Tuesday, November 15, 2011

The Match Game

Once in a great while, something comes across my virtual e-mail desk that gets me excited, and when you reach my age, getting excited is rare and possibly dangerous. Nonetheless, when I saw what the folks from Blackford Analysis (http://www.blackfordanalysis.com) had to offer, I definitely got a thrill.

Blackford comes from outer space, almost literally. Their origins are in the astrophysics world, and their break-through technology is called MOPED:

Blackford Analysis’s core technology is MOPED, an algorithm developed in astrophysics to tackle analysis of immense datasets. The patented approach involves compressing the huge datasets while retaining all information needed to solve a problem – allowing speedups of many orders of magnitude over traditional techniques.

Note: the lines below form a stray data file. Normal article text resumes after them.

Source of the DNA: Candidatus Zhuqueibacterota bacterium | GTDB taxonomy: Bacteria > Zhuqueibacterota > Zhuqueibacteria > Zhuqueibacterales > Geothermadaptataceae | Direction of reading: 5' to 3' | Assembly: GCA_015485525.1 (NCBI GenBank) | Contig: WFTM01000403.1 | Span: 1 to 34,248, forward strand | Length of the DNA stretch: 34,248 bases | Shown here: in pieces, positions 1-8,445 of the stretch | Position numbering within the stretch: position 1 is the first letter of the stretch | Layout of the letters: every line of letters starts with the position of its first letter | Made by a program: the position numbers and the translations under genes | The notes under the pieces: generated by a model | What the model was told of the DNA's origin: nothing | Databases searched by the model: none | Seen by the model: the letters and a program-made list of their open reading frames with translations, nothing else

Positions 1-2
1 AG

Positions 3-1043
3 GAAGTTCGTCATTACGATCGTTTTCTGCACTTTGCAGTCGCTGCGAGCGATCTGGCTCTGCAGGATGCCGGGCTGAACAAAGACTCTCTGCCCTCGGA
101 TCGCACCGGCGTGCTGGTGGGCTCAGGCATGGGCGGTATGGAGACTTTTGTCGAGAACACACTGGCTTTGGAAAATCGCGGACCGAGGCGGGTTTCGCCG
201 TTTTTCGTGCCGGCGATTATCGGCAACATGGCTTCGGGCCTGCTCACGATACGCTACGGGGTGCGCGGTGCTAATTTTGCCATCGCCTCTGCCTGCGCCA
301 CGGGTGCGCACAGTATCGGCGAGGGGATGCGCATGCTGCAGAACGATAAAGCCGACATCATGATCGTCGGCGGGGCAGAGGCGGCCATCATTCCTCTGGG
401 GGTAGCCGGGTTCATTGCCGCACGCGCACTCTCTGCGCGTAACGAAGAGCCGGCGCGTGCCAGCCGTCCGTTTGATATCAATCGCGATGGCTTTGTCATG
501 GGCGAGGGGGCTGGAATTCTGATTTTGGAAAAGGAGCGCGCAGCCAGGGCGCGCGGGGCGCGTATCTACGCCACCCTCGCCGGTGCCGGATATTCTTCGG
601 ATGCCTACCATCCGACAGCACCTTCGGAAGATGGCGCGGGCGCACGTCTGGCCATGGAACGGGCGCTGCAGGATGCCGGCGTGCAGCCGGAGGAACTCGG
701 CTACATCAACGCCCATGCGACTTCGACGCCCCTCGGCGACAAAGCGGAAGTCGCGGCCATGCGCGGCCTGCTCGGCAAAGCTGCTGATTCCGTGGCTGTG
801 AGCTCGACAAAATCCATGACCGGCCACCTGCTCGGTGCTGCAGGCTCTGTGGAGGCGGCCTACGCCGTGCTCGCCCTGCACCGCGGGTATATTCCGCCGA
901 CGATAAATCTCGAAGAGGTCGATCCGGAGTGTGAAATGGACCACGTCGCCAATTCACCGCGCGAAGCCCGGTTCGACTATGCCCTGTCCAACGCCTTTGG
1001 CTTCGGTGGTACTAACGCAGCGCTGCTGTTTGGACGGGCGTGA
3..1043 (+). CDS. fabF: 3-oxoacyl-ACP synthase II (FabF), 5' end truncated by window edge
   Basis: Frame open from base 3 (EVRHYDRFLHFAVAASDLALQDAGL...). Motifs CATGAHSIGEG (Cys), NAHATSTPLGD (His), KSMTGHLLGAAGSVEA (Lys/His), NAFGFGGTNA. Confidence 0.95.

The technology comes from astronomical surveys, where instruments capture gigabytes of images per hour. This information is generally interpreted by comparison with models, essentially complex formulae driven by a set of parameters, which reproduce the observations.

Parameters might be the mass of a galaxy, or the distance it is from Earth, and there will be some combination of parameters that produces a modelled image that is very close to that actually seen through the telescope. Situations like this are called ‘parametric modelling problems’.

MOPED’s particular ability when solving such problems is that it speeds up the step that determines how well a given combination of parameters recreates the image.

After the initial compression, the time taken for each combination changes from being set by the number of pixels to being set by the number of parameters. If 10 parameters were to be determined by an image taken by a modern digital camera with 12 million pixels, the calculation would be more than one million times faster.

This means that problems that were too slow become possible, often solvable in real-time. As datasets become larger, and the cost of the hardware resources required to tackle them rocket, the case for MOPED is even more compelling: the powerful algorithm vastly reduces that hardware cost.